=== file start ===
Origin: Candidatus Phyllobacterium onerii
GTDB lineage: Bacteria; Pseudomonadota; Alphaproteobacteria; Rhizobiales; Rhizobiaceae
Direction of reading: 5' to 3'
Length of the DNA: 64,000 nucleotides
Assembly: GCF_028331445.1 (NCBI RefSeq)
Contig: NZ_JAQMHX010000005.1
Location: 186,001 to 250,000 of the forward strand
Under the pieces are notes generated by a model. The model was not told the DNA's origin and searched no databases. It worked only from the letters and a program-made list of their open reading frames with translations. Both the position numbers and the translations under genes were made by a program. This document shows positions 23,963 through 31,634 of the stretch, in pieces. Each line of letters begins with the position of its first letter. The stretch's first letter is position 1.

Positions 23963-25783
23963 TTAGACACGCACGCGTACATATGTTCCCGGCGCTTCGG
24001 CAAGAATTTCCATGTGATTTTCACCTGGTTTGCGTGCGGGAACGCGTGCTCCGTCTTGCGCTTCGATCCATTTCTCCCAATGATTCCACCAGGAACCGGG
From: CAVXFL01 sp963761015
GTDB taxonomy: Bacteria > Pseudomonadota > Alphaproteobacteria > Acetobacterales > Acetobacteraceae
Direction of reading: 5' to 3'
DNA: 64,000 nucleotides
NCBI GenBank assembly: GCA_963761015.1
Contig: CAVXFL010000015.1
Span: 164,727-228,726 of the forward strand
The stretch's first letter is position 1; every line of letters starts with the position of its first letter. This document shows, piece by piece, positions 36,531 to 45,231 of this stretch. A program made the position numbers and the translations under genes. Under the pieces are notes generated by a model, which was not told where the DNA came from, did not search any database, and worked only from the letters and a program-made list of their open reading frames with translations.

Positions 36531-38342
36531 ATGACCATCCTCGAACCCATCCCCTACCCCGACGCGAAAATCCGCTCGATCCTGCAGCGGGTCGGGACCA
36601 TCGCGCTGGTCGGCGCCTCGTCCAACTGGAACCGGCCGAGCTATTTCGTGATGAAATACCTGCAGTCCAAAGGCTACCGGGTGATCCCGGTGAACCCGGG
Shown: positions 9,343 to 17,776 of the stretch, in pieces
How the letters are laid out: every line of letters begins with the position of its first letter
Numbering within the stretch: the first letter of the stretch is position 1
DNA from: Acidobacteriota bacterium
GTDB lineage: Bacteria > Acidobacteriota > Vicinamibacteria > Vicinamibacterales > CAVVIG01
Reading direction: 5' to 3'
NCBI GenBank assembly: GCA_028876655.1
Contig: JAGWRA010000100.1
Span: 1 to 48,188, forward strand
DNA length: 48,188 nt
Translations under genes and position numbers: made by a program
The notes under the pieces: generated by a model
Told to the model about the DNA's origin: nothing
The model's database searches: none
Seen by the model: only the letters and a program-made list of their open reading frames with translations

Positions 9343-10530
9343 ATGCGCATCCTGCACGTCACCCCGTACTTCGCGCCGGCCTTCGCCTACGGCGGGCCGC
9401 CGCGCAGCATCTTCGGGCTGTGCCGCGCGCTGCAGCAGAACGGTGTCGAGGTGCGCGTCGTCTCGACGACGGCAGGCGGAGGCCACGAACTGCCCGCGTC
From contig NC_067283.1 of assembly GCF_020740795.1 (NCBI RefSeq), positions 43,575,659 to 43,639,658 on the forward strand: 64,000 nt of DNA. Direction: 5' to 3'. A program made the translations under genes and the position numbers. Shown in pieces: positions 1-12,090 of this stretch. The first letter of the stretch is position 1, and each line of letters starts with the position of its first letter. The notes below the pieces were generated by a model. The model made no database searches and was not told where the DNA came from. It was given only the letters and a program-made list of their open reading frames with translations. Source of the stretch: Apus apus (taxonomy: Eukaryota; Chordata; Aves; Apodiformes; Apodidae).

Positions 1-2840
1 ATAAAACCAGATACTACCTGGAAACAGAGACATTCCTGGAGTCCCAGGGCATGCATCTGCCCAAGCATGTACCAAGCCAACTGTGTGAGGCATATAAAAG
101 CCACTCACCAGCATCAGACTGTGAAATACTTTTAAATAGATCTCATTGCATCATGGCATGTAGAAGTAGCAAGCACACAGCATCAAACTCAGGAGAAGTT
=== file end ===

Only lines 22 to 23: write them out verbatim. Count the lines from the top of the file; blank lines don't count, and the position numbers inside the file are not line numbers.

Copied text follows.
36601 TCGCGCTGGTCGGCGCCTCGTCCAACTGGAACCGGCCGAGCTATTTCGTGATGAAATACCTGCAGTCCAAAGGCTACCGGGTGATCCCGGTGAACCCGGG
Shown: positions 9,343 to 17,776 of the stretch, in pieces